Sprint asks FCC to block AT&T, T-Mobile merger

In an official filing before the Federal Communications Commission, Sprint claims that the proposed merger between AT&T and T-Mobile has "no public interest."

Sprint today formally asked the Federal Communications Commission to block AT&T's $39 billion bid to acquire T-Mobile USA on the grounds that it has "no public interest." The "Petition to Deny" request was filed in Washington D.C. on behalf of Vonya B. McCann, Sprint's senior vice president for government affairs, and other carrier execs.

In the 377-page petition (PDF), Sprint argues that the proposed merger would harm competition and consumers by leading to higher prices and poorer service in the wireless industry, impact America's economic growth, and stifle innovation by creating a duopoly between Verizon Wireless and AT&T, the nation's largest and second-largest carriers respectively.

"The Commission faces a stark choice in this proceeding," the petition says. "It can reject AT&T's bid to take over T-Mobile and extend the last two decades of robust competition in the wireless industry...or the Commission can approve the takeover and let the wireless industry regress inexorably toward a 1980s-style duopoly."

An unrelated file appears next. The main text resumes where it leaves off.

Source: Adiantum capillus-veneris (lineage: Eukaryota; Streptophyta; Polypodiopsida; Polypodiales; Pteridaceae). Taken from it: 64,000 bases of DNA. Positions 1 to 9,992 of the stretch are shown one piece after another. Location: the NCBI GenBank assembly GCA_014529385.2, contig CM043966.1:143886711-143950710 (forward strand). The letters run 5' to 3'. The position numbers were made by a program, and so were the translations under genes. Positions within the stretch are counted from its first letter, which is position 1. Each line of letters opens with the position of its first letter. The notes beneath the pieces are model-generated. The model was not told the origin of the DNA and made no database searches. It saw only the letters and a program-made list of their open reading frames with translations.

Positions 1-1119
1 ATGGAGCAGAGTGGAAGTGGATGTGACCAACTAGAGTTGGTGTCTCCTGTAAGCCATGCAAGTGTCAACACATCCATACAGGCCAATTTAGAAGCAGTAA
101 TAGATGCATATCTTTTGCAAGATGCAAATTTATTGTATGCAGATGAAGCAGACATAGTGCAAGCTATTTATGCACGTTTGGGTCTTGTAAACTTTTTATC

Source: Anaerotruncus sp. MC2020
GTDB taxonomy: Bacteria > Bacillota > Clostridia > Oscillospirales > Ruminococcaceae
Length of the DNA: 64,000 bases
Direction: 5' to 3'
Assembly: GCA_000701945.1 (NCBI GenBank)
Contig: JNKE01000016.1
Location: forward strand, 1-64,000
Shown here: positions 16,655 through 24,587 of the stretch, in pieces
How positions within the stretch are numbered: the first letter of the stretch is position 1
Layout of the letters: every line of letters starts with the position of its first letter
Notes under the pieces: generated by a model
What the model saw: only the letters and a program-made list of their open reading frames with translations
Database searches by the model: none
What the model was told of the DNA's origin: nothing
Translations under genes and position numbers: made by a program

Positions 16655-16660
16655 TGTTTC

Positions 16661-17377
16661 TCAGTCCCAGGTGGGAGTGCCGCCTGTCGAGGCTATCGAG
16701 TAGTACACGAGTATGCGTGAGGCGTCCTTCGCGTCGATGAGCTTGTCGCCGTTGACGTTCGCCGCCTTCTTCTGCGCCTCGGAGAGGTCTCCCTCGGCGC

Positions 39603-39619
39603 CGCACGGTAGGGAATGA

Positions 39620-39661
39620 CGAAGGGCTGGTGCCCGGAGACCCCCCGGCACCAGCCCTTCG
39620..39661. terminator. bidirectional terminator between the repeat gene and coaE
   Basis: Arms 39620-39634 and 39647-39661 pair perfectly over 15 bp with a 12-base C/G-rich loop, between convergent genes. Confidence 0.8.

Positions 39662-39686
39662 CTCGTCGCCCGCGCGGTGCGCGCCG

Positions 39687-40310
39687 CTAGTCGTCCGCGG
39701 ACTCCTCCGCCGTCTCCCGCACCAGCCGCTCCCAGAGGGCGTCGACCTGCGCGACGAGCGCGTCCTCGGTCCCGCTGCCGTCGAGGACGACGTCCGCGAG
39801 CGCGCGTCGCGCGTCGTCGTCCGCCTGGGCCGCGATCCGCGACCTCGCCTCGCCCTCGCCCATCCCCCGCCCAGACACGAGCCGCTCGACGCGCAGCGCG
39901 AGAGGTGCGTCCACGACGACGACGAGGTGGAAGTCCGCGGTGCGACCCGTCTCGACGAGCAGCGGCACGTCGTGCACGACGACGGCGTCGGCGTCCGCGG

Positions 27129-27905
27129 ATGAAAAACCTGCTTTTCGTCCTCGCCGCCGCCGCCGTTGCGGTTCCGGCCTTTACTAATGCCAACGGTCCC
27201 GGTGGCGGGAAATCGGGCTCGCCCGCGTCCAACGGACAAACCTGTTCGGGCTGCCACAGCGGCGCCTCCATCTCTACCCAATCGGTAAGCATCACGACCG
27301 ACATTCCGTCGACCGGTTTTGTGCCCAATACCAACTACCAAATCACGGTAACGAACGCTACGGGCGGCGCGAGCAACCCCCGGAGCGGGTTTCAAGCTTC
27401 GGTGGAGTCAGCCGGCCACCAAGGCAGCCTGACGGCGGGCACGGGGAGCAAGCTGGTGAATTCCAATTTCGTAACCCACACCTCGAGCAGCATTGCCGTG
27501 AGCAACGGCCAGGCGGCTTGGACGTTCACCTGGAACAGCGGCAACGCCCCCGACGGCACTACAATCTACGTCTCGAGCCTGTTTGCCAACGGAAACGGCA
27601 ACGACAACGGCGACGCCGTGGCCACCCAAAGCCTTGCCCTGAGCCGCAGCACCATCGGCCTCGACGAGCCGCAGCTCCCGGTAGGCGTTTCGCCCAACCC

In its own FCC filing last month, AT&T said the merger would not decrease competition and that the marriage is necessary for it to acquire the needed spectrum to roll out a national 4G LTE network. Sprint, however, counters that AT&T's competition clams are "without merit" and the carrier already has ample spectrum to deploy LTE, but has under-invested in its network instead.

"AT&T, even without the transaction, holds more licensed spectrum than any other carrier," the petition said. "AT&T is better positioned to meet consumer demand for mobile broadband services than any of its competitors provided it undertakes the same smart network management practices and network investment the rest of the industry has pursued."

Though the FCC has yet to issue any opinions on the merger, it has established procedural rules for the review process and is allowing the public to weigh in. Congress also has held hearings , though it has no power to approve or deny the acquisition.

From almost the moment AT&T announced its bid on March 20, Sprint, the nation's third-largest carrier, has forcefully opposed the deal. It has asked state utility agencies to scrutinize the merger, and CEO Dan Hesse has spoken out against it before Congress, at the CTIA trade show last March, and an April 15 press conference in San Francisco.

 

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